Americans of all ages divided over doctor-assisted suicide laws
Brittany Maynard, a 29-year-old woman with terminal brain cancer, has gone public with her plans to take her own life. Most Americans say there are circumstances in which a patient should be allowed to die, but the public is split on laws about doctor-assisted suicide.
Young U.S. Catholics overwhelmingly accepting of homosexuality
The Roman Catholic Church signaled a more accepting stance toward gay people in a report bishops released during the Vatican’s synod on the family this week, a position already embraced by a majority of American Catholics, particularly younger adults.
Gay marriage arrives in the South, where the public is less enthused
Nationwide, 52% of Americans support gay marriage. In the South, 44% of people support gay marriage – well below the East (61%), West (58%) and Midwest (52%).
Blacks are lukewarm to gay marriage, but most say businesses must provide wedding services to gay couples
Vatican synod on family highlights discord between church teachings and U.S. Catholics’ views
A Vatican synod on the family comes at a time when most American Catholics say they disagree with their church’s teachings on issues such as birth control and divorce.
Is religion’s declining influence good or bad? Those without religious affiliation are divided
Atheists, agnostics and people who have no religion in particular may be growing in number in the United States, but they are not uniformly against religion having a role in society.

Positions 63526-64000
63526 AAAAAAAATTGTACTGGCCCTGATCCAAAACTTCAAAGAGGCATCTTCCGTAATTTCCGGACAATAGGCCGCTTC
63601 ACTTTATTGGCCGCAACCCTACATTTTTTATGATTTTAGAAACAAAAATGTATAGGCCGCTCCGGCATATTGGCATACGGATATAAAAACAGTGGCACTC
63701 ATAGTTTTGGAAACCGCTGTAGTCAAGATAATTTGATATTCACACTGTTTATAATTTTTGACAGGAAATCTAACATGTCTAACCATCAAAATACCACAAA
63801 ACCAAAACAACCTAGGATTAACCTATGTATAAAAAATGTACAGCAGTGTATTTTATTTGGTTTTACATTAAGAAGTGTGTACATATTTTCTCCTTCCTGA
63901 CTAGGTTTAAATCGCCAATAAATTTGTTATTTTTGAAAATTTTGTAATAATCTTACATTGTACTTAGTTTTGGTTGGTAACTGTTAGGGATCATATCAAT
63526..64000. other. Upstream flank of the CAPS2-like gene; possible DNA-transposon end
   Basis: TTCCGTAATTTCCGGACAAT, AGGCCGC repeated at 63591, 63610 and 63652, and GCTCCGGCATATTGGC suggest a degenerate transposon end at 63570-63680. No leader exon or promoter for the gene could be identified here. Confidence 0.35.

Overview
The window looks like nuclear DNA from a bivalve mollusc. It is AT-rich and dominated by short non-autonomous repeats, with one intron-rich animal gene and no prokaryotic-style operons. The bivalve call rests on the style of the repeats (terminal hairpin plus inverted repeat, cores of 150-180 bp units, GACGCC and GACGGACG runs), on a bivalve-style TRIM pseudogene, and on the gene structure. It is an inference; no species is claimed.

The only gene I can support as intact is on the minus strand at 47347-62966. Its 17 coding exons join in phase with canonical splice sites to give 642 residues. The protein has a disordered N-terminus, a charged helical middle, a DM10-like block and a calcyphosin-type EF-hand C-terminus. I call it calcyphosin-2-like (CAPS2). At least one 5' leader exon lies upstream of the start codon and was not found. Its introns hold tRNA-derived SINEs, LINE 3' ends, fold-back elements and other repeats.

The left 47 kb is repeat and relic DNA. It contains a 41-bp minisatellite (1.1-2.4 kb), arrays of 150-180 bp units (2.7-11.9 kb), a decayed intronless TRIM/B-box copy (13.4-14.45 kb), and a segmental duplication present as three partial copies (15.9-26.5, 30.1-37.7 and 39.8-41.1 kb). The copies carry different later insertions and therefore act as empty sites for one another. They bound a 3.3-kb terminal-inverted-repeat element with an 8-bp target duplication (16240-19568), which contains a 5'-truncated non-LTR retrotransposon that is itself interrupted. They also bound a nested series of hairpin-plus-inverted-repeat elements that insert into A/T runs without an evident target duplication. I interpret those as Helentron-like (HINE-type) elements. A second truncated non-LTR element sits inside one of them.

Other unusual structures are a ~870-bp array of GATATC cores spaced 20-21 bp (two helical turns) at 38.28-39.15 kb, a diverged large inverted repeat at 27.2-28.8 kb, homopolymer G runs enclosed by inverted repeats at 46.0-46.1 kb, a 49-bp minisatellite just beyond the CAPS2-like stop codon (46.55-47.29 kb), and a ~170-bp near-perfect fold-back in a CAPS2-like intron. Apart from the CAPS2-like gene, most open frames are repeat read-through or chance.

5 takeaways about religion and politics before the midterms
A new Pew Research survey finds that many Americans support a role for religion in the political arena and lament what they see as religion’s declining influence in society. Here are five key takeaways.
In some European countries, church membership means paying more taxes
Are government church taxes causing Germans to leave the church?
Religious divides persist heading into fall campaign
While there have been several controversial issues since 2010 at the intersection of religion and politics, there has been more stability than change among major religious groups’ voting preferences.
U.S. nuns face shrinking numbers and tensions with the Vatican
The total number of nuns, also called religious sisters, in the United States has fallen from roughly 180,000 in 1965 to about 50,000 in 2014 – a 72% drop over those 50 years.